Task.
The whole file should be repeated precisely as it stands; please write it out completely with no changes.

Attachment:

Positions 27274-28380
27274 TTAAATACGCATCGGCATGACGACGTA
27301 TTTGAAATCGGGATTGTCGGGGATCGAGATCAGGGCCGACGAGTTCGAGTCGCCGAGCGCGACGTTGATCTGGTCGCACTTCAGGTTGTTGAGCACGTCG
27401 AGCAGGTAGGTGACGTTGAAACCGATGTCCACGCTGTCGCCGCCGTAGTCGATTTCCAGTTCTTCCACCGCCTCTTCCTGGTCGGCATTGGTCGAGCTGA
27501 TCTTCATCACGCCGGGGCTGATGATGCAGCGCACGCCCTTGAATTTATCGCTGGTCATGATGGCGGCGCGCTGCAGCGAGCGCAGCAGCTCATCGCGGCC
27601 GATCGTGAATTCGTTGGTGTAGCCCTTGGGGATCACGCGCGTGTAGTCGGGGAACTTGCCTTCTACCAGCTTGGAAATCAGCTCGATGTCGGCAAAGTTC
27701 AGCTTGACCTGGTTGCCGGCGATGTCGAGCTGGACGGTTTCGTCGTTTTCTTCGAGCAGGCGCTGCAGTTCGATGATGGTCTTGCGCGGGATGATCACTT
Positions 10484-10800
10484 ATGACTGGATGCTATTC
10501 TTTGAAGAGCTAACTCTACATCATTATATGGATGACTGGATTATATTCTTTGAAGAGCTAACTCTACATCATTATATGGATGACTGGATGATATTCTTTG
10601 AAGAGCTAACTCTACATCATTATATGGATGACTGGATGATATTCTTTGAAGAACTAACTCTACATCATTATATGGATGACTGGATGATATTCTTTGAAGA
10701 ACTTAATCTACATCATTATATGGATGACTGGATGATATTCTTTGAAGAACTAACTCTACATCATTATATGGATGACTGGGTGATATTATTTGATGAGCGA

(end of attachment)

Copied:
Positions 27274-28380
27274 TTAAATACGCATCGGCATGACGACGTA
27301 TTTGAAATCGGGATTGTCGGGGATCGAGATCAGGGCCGACGAGTTCGAGTCGCCGAGCGCGACGTTGATCTGGTCGCACTTCAGGTTGTTGAGCACGTCG
27401 AGCAGGTAGGTGACGTTGAAACCGATGTCCACGCTGTCGCCGCCGTAGTCGATTTCCAGTTCTTCCACCGCCTCTTCCTGGTCGGCATTGGTCGAGCTGA
27501 TCTTCATCACGCCGGGGCTGATGATGCAGCGCACGCCCTTGAATTTATCGCTGGTCATGATGGCGGCGCGCTGCAGCGAGCGCAGCAGCTCATCGCGGCC
27601 GATCGTGAATTCGTTGGTGTAGCCCTTGGGGATCACGCGCGTGTAGTCGGGGAACTTGCCTTCTACCAGCTTGGAAATCAGCTCGATGTCGGCAAAGTTC
27701 AGCTTGACCTGGTTGCCGGCGATGTCGAGCTGGACGGTTTCGTCGTTTTCTTCGAGCAGGCGCTGCAGTTCGATGATGGTCTTGCGCGGGATGATCACTT
Positions 10484-10800
10484 ATGACTGGATGCTATTC
10501 TTTGAAGAGCTAACTCTACATCATTATATGGATGACTGGATTATATTCTTTGAAGAGCTAACTCTACATCATTATATGGATGACTGGATGATATTCTTTG
10601 AAGAGCTAACTCTACATCATTATATGGATGACTGGATGATATTCTTTGAAGAACTAACTCTACATCATTATATGGATGACTGGATGATATTCTTTGAAGA
10701 ACTTAATCTACATCATTATATGGATGACTGGATGATATTCTTTGAAGAACTAACTCTACATCATTATATGGATGACTGGGTGATATTATTTGATGAGCGA